There is an incredible level of potential energy here. The students here are like beautiful flowers laying dormant in their seeds for rains that can bring the realization of stronger communities and a healthier future.
José greeted me with a smile, a handshake, and a dozen apples picked from his family farm. Recommended by an ebullient eccentric professor at the Instituto Tecnica industrial, José proficiently answered a series of electronics questions, had leadership experience, spoke the local Kiche, and most importantly had an intensely determined energy about him.
Eric is a third year engineering student, with extensive experience in electrical and mechanical systems, including hydroelectric and solar panel installations, engine repair, computer programming, and even speaks English quite well. During school breaks, he works in a beer factory 12 hours a day, seven days a week.
We have interviewed over 50 candidates for 12 positions (4 full-time, 8 part-time) in the last week at the two regional technical schools and an engineering department at a local university. What strikes me is the high level of experience and interest, and the few opportunities available to these qualified students. Yet this country has abundant renewable natural resources, and intense levels of inefficiency. Technology, although cannot be viewed as a panacea, can indeed be utilized as a tool to create infrastructural changes that can dramatically improve the quality of life here, and preserve the natural environment. For example, the use of high efficiency stoves can reduce the respiratory health hazards of smoke inhalation and vision impairment, while preserving the environment by requiring significantly less firewood. Further, the many hours children and women (it is they who traditionally have this responsibility) look for such firewood could be dramatically reduced, freeing time for other vital concerns, such as education.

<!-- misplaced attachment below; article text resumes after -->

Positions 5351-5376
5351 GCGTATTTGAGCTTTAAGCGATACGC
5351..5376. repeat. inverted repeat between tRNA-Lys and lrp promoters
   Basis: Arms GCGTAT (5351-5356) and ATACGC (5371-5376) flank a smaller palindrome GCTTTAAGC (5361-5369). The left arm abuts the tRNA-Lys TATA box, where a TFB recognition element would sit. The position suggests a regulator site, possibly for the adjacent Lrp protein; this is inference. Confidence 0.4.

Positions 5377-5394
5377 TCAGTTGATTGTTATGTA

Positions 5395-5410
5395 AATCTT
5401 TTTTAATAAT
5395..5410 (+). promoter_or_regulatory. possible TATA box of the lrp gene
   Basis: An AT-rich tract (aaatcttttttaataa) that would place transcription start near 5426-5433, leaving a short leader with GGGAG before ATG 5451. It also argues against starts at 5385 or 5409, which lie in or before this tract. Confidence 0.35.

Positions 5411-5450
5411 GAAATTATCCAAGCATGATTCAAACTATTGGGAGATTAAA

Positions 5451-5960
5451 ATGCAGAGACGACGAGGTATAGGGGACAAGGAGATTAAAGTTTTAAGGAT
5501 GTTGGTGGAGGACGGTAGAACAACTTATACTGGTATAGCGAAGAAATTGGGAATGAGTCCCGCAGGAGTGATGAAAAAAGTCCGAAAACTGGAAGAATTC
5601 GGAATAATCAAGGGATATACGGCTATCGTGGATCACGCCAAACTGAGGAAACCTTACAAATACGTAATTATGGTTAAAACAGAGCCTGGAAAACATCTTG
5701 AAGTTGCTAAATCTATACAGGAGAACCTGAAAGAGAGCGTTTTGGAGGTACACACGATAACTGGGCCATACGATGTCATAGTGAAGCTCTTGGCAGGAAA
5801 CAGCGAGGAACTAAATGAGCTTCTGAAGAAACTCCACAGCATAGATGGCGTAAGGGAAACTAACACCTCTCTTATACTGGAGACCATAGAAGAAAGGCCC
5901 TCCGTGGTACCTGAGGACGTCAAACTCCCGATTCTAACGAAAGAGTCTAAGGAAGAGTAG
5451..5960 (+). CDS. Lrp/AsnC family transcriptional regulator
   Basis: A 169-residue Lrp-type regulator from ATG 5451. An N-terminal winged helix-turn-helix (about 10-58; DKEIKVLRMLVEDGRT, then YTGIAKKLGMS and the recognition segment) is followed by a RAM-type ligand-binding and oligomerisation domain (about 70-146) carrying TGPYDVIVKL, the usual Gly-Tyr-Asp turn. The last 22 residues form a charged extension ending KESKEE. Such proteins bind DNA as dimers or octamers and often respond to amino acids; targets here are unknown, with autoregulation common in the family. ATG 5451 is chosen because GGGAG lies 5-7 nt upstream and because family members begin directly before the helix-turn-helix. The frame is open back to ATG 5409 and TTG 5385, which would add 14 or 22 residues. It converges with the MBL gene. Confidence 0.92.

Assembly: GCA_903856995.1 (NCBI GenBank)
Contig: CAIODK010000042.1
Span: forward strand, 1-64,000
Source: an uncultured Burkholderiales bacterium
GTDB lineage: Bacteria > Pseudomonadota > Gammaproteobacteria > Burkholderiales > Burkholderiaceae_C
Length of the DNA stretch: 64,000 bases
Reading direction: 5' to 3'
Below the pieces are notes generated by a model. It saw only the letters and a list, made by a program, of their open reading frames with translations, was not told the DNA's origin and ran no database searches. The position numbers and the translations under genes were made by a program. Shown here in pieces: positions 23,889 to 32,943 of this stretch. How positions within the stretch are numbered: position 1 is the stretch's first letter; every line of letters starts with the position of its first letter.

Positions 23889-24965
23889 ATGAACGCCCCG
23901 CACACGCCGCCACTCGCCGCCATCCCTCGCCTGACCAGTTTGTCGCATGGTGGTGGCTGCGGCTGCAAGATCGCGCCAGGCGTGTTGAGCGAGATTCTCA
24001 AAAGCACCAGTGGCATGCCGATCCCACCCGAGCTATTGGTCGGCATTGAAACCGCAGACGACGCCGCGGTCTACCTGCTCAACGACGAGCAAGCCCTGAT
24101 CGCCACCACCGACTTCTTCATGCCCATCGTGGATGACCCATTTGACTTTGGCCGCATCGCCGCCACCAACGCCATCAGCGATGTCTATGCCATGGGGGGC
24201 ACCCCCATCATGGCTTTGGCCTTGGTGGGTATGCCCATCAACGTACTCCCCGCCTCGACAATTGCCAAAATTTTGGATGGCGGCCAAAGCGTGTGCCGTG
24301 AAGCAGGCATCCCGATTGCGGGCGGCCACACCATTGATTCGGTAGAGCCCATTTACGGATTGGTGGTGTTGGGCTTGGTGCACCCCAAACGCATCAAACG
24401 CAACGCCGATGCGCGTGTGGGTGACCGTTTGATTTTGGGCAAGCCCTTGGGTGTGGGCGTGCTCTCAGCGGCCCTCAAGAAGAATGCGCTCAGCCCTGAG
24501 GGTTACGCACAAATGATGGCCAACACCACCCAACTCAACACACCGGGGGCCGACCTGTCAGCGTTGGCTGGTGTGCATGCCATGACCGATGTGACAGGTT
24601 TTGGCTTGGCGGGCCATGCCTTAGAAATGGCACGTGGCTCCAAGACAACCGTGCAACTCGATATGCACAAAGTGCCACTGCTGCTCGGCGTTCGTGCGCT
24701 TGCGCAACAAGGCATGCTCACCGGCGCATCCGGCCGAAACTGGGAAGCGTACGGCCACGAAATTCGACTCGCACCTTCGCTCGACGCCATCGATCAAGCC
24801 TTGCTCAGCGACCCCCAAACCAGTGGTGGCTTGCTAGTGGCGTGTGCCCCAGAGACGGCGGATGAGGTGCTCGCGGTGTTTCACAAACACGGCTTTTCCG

Tomorrow, we will determine who will compose the team that will make these technologies accessible to rural communities in Guatemala. We have interviewed too many qualified people that are greatly interested in the project, and I wish we could employ about half of those interviewed. As we mentioned in all our interviews, the doors are open for interested students to utilize our workshop space for experimentation and to learn about our designs. Perhaps, someday, assuming all goes well with our workshop, we’ll be able to provide opportunities for more of them. Perhaps, the exposure to appropriate technology from our presentations and interviews will implant seeds of creativity, and some of these students will start their own workshops with these technologies, spreading the impact of sustainable development further.